James Frayne: Coastal towns – next for the Conservatives after the Red Wall seats. And essential for a shore-to-shore majority.

13 Oct

James Frayne is Director of Public First and author of Meet the People, a guide to moving public opinion.

The Conservatives risk taking their 80 seat majority for granted; doubly so, with their domination of provincial England and Wales. There’s a sense that Labour has been devastated in their own backyard – with no way back in the near-term.

But England and Wales aren’t in the bag and the Conservatives’ hold over the working class is precarious. The pivot to it is in name only; it can be made real, but only with serious action.

Jeremy Corbyn was a clown, but Keir Starmer isn’t. The English working class came to despise Corbyn, but don’t despise Starmer and never will. He’s an entirely familiar English politician: a bit awkward and dull; a bit professional posh.

But so what? That’s most people in politics. Working class people would vote for him without hesitation. He’s basically competent; he’s not afraid to say he’s patriotic; he stands against the excesses of the lunatic fringe in his Parliamentary Party; he looks the part.

The Conservatives urgently need to narrow Starmer’s path to No 10. How should they go about this?

This column has long focused on the need to appeal to voters in the the Midlands and North. This has been the main battleground for the last two or three elections; but there are signs Conservative ambition should be extended on a large scale geographically.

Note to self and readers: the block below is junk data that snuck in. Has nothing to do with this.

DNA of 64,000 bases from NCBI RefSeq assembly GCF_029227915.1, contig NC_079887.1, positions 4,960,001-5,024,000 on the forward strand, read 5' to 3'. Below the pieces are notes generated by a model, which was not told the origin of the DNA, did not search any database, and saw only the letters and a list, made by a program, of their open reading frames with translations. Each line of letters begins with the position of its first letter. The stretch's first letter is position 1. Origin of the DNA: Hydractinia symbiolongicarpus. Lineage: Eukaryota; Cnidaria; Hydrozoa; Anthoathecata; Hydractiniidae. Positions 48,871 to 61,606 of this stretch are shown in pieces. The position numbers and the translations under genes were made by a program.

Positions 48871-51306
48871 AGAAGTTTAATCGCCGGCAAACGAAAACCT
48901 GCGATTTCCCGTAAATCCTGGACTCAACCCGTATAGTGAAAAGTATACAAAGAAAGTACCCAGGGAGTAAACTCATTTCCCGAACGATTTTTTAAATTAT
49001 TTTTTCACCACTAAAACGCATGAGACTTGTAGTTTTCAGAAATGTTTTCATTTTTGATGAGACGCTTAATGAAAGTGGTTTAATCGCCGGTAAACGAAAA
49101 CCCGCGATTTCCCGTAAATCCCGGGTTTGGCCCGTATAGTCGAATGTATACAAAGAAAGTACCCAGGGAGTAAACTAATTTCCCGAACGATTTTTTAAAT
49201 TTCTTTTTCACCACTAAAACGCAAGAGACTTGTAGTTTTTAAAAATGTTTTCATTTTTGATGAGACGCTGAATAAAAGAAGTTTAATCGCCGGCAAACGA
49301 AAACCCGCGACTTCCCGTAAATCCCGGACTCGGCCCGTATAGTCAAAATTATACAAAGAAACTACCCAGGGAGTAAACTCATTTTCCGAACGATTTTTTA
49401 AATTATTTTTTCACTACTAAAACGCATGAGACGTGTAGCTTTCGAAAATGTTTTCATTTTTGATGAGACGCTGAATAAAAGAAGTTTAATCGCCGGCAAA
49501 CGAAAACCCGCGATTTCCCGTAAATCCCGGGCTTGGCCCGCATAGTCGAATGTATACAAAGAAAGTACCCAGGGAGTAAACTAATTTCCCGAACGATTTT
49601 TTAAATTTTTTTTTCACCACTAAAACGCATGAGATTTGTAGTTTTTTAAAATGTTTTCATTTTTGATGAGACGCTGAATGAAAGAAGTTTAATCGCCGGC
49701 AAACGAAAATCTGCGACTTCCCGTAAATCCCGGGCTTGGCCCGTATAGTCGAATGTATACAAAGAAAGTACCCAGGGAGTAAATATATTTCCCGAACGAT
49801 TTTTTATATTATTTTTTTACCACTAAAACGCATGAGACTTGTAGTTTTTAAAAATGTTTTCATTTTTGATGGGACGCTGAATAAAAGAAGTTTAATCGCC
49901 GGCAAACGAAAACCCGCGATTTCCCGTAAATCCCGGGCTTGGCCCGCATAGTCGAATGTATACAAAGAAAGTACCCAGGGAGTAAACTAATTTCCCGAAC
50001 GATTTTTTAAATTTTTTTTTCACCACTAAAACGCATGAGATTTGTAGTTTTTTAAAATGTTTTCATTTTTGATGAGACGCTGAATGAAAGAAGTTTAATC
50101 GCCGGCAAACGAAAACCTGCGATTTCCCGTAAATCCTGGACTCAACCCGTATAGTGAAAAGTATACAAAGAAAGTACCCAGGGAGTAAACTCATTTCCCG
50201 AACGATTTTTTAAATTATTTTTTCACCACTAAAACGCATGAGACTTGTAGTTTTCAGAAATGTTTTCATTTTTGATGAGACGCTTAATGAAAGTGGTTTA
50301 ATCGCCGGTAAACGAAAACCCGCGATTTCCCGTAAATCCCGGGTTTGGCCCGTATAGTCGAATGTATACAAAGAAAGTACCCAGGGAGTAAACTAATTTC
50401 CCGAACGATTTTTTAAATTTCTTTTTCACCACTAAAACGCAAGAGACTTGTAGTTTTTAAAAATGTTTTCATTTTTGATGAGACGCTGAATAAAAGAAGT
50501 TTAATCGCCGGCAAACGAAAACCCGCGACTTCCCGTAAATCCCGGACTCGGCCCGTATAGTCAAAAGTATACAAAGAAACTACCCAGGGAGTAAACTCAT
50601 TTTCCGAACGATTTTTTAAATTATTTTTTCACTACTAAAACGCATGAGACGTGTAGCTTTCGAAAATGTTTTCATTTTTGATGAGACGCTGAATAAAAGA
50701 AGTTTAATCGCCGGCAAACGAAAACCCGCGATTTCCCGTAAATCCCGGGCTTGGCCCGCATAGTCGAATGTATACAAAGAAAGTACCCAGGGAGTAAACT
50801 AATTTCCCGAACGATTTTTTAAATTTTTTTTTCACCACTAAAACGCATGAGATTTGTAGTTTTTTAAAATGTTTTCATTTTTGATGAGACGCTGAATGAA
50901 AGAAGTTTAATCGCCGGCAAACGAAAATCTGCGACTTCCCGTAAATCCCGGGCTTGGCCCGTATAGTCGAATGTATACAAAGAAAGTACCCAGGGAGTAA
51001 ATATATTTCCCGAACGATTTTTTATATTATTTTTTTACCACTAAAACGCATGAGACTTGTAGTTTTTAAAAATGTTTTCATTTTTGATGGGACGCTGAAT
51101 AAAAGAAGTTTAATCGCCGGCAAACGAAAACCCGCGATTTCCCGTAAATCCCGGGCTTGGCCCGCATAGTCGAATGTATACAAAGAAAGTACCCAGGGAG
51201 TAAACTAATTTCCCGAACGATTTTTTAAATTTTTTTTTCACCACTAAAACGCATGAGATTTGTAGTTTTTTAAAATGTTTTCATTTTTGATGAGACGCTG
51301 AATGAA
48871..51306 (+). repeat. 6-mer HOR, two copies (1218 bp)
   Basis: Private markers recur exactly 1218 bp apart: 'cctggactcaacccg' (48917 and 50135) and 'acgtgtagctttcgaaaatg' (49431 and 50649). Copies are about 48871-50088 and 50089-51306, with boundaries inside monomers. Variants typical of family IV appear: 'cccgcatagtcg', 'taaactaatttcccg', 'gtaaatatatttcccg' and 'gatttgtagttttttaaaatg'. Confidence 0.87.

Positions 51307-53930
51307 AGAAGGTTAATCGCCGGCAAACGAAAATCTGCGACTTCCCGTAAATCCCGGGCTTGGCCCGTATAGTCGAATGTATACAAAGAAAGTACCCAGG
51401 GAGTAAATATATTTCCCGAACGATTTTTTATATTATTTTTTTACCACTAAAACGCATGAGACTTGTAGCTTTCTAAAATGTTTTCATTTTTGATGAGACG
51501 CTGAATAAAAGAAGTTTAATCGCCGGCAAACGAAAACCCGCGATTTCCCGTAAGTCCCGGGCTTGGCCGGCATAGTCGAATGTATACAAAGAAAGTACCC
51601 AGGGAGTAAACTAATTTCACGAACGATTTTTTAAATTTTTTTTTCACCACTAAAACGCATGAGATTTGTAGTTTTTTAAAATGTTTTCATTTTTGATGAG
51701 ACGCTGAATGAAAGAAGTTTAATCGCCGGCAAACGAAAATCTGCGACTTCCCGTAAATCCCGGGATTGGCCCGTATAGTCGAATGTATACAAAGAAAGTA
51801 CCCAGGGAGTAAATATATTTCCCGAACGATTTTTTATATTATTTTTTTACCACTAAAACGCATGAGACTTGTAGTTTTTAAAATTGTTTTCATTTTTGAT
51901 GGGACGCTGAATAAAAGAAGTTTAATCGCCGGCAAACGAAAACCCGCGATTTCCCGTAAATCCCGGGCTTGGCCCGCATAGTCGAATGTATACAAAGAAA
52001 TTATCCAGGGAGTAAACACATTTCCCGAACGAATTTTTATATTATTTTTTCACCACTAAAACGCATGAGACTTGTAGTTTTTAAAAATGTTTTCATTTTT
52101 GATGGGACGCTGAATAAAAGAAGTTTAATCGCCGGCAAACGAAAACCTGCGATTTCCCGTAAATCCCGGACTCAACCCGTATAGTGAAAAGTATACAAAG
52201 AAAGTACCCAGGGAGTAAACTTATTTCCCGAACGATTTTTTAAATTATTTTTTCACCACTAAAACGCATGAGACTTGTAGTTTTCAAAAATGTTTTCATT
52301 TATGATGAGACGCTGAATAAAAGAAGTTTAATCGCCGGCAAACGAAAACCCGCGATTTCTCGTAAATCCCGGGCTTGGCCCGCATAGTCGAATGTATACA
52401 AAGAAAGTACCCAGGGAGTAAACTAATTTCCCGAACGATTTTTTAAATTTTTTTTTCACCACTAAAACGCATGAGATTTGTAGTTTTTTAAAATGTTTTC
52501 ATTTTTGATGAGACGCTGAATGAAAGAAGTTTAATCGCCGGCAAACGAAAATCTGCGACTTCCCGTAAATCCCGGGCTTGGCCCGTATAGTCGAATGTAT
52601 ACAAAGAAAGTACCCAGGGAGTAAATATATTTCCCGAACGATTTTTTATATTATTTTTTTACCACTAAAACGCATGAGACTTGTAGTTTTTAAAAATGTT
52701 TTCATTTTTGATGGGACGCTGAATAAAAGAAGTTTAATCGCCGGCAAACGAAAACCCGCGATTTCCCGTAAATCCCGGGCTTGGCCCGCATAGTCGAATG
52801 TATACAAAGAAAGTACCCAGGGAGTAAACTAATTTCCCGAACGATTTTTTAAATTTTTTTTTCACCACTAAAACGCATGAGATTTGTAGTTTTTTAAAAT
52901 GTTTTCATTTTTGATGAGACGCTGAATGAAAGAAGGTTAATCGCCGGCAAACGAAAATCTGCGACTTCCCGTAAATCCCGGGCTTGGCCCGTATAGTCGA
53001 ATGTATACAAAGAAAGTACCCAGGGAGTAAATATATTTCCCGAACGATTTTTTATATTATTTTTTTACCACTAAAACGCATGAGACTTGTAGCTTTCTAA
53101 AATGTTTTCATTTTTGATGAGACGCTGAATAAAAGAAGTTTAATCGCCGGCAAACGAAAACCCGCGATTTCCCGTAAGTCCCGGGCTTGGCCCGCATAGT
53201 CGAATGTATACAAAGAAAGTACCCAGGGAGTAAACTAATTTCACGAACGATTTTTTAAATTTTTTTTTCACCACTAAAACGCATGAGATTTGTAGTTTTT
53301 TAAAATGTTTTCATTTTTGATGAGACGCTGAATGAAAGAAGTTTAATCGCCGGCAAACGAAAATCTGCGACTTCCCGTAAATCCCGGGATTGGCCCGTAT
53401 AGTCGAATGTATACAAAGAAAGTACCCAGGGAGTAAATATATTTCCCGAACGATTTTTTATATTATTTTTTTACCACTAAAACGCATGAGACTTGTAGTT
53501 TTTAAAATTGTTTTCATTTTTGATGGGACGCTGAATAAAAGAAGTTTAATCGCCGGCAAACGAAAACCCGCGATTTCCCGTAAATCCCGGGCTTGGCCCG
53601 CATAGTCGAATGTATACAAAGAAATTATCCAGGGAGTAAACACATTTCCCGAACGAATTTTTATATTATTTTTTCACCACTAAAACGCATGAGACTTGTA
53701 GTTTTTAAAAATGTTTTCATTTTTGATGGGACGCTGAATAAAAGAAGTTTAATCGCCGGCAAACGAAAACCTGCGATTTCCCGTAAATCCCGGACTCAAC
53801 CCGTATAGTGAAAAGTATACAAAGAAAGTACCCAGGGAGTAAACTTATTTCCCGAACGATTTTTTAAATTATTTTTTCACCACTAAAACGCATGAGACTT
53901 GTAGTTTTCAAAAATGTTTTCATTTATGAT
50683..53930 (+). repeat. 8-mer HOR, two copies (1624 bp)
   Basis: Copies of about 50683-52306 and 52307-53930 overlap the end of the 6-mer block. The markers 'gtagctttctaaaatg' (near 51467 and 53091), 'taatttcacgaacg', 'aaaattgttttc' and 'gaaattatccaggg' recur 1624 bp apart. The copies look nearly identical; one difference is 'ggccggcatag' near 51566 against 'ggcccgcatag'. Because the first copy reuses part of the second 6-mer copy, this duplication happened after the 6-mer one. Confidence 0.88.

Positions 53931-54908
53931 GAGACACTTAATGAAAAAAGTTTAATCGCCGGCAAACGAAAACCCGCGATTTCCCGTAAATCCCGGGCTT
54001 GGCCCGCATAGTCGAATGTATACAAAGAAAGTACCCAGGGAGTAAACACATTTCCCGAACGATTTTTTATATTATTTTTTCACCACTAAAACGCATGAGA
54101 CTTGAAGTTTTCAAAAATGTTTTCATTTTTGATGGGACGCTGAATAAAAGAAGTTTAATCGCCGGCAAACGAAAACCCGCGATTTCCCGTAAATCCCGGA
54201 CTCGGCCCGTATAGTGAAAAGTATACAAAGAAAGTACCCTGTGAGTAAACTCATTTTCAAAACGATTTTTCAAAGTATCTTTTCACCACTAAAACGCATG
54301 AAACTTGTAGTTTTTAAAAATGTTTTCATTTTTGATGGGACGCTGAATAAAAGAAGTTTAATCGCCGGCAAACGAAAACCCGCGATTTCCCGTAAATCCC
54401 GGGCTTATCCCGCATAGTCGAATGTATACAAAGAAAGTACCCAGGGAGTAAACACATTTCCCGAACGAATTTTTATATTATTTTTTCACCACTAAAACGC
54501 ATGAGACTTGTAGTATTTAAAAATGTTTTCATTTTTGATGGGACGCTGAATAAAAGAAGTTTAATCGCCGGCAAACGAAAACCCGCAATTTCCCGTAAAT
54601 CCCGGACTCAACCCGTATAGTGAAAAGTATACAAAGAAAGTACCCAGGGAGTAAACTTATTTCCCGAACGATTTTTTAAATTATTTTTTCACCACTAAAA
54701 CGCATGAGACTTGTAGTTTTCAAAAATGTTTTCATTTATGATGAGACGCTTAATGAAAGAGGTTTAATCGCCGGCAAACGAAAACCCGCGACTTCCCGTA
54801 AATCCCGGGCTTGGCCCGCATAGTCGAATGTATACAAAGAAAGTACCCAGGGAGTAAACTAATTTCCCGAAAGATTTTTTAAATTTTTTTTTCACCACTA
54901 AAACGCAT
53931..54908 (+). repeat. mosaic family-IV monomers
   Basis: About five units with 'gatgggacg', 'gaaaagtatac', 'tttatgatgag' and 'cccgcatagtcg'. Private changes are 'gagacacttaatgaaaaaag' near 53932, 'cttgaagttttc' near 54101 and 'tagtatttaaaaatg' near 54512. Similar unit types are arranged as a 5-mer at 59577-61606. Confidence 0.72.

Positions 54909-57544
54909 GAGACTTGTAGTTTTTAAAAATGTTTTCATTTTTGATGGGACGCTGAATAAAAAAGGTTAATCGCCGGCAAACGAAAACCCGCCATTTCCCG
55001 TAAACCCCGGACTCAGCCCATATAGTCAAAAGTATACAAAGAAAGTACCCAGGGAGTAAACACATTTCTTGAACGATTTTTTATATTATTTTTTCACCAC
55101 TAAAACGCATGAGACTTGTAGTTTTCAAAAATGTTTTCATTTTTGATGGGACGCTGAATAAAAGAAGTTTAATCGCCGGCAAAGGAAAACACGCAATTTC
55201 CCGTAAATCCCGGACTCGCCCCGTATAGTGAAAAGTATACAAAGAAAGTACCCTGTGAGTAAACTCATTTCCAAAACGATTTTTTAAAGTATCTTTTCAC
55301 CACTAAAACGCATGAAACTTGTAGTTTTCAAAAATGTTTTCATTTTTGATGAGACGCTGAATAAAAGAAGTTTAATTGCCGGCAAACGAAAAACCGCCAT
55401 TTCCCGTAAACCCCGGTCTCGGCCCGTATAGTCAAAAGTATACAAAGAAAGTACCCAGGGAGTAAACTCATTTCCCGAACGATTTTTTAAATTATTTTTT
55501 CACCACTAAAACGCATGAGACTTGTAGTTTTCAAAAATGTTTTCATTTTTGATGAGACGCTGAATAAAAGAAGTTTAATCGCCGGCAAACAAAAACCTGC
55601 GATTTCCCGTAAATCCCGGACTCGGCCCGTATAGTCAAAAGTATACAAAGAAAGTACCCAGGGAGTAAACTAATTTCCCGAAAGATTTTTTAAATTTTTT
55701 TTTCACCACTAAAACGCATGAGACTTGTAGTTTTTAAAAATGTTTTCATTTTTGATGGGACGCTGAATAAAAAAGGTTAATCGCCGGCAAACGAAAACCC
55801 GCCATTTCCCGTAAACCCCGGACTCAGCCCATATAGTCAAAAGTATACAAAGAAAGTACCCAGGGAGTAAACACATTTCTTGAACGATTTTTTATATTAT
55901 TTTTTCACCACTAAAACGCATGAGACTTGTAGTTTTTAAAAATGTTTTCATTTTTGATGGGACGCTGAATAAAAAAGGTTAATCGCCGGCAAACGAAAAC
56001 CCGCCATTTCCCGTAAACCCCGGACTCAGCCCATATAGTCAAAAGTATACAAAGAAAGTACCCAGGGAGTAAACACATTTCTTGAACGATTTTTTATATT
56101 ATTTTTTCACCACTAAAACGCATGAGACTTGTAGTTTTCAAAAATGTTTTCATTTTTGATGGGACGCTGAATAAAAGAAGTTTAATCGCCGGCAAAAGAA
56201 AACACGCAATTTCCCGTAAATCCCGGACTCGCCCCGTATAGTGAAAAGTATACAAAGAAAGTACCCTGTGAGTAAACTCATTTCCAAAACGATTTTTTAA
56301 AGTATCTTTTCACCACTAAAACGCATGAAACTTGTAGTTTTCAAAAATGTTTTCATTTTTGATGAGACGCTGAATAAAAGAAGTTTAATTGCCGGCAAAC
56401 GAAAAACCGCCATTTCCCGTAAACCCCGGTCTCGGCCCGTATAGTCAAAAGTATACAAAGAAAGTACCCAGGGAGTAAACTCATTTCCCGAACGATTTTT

It’s becoming increasingly clear that English and Welsh coastal areas should become a priority in the same way the Midlands and North have been. In this way, the Conservatives should seek to establish a mainstream majority from coast to coast.

Over the last couple of years I’ve been conducting more and more research in coastal areas – mostly in the form of focus groups, but via quantitative research too – and have been increasingly struck by the cultural, economic and, ultimately, political similarities between them in different areas.

It’s also become clear that cities like, say, Portsmouth, have a lot in common with, say, Derby. And places like, say, Great Yarmouth have a lot in common with, say, Rochdale. The smaller towns are strikingly similar.